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Welcome to the Trans Pennine Trail

A national coast to coast route for recreation and transport – for walkers, cyclists and (in parts) horse riders

Welcome

A national coast to coast route for recreation and transport – for walkers, cyclists and (in parts) horse riders

Here’s all you need to know about Connor the Caterpillar

What I look like – Caterpillars come in various different colours, but we can also use our colouring as a warning system to tell how dangerous we may be to other species using danger colours of red, yellow and black.

We have 12 eyes, 6 legs and we move in a wave like motion to get from A to B.

Lifespan / Young / Body Facts – 3-4 weeks until in move in into my new home a cocoon.  Then after 4 weeks we emerge out of the cocoon into a beautiful butterfly.

What I eat – The majority of us caterpillars are herbivores, and eat mostly leaves, though some species eat all plant parts, fungi and dead animal matter, even other caterpillars. In short I eat  constantly

Where I live – You can find us almost everywhere from sandy beaches, meadows, and  mountain forests worldwide. There are even some of us  in some Arctic areas.

Other Facts – As caterpillars we use a silk thread from our silk glands to spin a protective cocoon. Inside the cocoon, the pupa goes through a process called metamorphosis.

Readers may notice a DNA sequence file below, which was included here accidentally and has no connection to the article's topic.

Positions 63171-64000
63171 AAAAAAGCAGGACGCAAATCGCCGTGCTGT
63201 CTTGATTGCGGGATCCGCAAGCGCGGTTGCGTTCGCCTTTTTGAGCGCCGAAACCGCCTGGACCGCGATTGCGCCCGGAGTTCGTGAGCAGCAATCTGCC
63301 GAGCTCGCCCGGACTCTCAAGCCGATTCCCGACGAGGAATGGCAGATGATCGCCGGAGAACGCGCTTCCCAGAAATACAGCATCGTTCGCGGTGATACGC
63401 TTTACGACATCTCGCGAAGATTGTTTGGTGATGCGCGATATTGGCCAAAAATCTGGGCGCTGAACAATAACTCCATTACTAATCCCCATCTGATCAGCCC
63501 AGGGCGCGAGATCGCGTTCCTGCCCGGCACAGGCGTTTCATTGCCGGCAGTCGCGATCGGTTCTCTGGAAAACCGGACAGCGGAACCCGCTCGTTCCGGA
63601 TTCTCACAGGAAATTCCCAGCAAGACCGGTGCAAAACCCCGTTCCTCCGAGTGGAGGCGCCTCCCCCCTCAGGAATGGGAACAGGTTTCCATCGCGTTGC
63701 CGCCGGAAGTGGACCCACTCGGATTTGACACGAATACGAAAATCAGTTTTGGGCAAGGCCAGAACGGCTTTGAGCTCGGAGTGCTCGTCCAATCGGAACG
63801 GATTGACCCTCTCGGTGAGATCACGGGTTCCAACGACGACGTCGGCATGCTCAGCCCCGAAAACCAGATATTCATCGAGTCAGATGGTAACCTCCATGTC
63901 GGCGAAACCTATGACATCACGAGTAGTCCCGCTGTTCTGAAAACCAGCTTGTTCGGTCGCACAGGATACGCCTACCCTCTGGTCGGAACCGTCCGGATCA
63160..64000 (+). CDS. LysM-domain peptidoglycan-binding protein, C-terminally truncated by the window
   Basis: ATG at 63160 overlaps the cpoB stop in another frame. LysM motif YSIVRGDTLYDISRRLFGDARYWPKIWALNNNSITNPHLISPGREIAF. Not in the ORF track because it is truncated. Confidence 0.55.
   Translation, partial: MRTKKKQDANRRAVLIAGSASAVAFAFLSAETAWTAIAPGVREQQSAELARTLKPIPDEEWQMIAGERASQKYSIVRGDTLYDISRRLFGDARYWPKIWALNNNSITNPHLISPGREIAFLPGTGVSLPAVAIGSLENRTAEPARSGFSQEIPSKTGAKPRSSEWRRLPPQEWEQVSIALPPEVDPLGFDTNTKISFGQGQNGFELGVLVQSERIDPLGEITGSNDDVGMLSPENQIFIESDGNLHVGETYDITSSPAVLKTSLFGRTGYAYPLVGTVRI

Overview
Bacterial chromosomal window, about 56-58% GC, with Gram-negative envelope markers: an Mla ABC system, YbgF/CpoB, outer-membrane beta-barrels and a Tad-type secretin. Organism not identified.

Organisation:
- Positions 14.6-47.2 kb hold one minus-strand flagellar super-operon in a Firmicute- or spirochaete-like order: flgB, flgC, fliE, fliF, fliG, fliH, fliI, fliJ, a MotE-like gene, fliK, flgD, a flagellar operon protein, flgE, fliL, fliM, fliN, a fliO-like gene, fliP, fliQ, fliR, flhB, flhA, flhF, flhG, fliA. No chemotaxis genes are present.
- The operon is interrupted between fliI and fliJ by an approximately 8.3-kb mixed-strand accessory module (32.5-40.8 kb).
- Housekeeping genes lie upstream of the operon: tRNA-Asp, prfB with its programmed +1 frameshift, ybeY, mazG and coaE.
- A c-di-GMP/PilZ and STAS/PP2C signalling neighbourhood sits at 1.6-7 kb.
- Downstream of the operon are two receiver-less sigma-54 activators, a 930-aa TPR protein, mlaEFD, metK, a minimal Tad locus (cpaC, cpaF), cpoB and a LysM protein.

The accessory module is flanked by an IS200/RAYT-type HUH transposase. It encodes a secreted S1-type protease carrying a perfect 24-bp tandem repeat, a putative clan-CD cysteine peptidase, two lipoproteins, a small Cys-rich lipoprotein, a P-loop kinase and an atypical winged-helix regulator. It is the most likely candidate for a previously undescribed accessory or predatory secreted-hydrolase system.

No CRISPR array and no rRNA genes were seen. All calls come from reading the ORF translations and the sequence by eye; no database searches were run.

The caterpillar’s six front legs transform into the adult insect’s legs, the other “prolegs” disappear, wings grow, and the insect emerges as a beautiful moth or butterfly.

Did you know we have over 4,000 muscles in our body !!.

Some of us  have very creative defence strategies such as the early instars of black swallowtails, look like bird droppings so that other predators wouldn’t be bothered to attack it.

A diagram of the Caterpillars life cycle –

Do you know what the difference between a Moth and a Butterfly is?

Butterflies are know to fly only in the daylight and Moths normally fly at night-time. Also One of the easiest ways to tell the difference between a butterfly and a moth is to look at the antennae. A butterfly’s antennae are club-shaped with a long shaft and a bulb at the end. A moth’s antennae are feathery or saw-edged.

 

 

Back to Kid's section

Lots of ideas for our younger visitors, including treasure hunts!

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